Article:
Founded in 1894 at London in England by Reverend Herbert Hamilton Kelly (1860-1950) as a result of earlier collaboration with C. J. Corie, Anglican bishop of Korea (consecrated 1889), in the establishment of the Korean Missionary Brotherhood for the training of missionaries. The institute closely resembled Vincent de Paul’s Congregation of the Mission. The work rapidly expanded and developed into a theological college for Anglican ordinands, particularly those who would not otherwise have the opportunity, the means, or the educational qualifications to train for the priesthood. From the 1903 the College was located at Kelham, near Newark in Nottinghamshire.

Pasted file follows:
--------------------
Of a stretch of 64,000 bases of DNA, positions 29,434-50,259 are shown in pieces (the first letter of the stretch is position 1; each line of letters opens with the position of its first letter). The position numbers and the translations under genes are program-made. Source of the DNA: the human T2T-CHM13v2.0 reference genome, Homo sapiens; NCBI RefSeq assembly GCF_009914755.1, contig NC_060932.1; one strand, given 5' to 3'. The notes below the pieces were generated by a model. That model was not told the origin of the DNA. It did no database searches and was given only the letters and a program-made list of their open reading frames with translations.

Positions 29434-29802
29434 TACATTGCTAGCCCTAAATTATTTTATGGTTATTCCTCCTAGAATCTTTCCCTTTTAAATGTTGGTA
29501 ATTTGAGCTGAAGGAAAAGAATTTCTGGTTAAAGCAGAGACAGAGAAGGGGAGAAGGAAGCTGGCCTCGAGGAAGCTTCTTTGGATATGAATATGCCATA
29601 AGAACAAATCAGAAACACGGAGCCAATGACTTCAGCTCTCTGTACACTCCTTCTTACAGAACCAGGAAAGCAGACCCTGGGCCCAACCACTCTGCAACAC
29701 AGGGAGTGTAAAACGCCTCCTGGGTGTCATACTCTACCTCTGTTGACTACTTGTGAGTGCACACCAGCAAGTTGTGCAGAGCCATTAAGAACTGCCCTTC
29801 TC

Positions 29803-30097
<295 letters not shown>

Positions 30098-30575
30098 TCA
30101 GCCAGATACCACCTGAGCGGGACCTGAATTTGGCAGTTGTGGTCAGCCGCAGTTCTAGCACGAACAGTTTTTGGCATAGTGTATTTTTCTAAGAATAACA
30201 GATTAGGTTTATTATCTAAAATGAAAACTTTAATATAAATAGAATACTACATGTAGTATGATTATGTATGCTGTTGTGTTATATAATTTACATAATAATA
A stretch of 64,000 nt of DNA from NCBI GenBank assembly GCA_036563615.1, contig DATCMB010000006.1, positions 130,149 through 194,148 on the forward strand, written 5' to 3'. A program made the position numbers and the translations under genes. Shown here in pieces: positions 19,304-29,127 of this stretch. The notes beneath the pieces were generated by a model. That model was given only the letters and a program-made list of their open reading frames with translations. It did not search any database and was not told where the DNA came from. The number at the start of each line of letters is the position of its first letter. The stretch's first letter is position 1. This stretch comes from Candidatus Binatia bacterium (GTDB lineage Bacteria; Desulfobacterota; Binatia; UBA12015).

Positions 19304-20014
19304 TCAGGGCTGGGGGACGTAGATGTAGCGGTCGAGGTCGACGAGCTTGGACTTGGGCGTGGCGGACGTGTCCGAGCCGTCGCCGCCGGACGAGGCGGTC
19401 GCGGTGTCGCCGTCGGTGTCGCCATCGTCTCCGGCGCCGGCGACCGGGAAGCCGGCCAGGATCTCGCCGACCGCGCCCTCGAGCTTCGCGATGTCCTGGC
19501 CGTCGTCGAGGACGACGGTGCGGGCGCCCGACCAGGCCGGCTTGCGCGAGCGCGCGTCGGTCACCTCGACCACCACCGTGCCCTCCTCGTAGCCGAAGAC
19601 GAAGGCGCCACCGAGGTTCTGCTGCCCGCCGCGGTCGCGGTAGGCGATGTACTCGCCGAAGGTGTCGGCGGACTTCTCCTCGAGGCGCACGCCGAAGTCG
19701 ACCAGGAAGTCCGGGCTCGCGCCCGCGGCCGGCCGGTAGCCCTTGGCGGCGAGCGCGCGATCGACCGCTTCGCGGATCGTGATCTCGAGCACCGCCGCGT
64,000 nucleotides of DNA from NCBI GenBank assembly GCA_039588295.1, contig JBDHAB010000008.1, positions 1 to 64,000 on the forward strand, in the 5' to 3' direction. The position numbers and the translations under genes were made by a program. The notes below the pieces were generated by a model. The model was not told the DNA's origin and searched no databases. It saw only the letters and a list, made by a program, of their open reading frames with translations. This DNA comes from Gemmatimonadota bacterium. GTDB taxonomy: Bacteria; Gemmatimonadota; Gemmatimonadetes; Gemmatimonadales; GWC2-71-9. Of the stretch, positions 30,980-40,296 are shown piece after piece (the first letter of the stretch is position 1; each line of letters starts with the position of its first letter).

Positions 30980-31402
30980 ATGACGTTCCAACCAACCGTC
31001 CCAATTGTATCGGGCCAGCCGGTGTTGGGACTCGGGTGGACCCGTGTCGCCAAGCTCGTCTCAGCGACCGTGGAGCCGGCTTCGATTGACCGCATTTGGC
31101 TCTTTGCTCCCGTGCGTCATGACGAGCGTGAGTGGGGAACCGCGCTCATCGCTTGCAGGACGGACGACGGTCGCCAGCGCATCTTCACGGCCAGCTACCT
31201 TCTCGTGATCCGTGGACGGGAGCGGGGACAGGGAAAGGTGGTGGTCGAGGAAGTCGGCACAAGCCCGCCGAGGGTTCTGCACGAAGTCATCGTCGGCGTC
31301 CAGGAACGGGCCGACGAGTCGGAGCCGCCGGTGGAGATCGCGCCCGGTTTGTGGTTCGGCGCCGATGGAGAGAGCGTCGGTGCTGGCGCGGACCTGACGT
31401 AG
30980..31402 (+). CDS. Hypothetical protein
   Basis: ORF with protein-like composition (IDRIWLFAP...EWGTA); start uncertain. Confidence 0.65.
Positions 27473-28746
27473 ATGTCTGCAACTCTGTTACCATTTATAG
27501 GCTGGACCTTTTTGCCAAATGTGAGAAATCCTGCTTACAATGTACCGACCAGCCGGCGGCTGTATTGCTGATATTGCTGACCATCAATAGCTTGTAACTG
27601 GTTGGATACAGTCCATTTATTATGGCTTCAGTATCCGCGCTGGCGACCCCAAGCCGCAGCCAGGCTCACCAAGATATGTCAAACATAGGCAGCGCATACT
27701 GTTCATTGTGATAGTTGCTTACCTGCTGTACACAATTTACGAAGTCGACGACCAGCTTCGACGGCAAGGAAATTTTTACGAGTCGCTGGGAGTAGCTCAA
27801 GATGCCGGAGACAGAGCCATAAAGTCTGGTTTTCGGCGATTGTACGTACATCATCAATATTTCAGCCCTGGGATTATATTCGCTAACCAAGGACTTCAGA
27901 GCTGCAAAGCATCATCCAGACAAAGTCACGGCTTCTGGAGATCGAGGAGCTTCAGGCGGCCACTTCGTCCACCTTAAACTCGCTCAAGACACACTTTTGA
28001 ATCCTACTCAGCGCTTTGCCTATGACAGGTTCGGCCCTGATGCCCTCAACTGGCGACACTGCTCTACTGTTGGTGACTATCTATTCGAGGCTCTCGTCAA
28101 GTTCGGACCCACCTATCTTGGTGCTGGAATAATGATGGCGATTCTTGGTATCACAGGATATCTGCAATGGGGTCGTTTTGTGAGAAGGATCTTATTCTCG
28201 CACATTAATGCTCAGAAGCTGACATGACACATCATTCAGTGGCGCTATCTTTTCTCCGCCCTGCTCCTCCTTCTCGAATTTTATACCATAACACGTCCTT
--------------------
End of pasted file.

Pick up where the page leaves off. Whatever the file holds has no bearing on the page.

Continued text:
Alongside and in conjunction with the development of the College, the Society of the Sacred Mission came into being. In 1893 Fr Kelly and two others were admitted as novices of the new community, and before long many others joined. For much of its history the main work of the Society was running theological colleges, first at Kelham and later also in Australia, but members have always been involved in other ministries as well. In 1902 the Society began working in South Africa and has been extensively engaged in pastoral, educational and mission work there and in Lesotho. With changing patterns of theological education, the colleges were closed in the 1970s, but the Society has continued to be engaged in the sacred mission in a wide variety ways, seeking always for any new opportunities for glorifying God that he may give.
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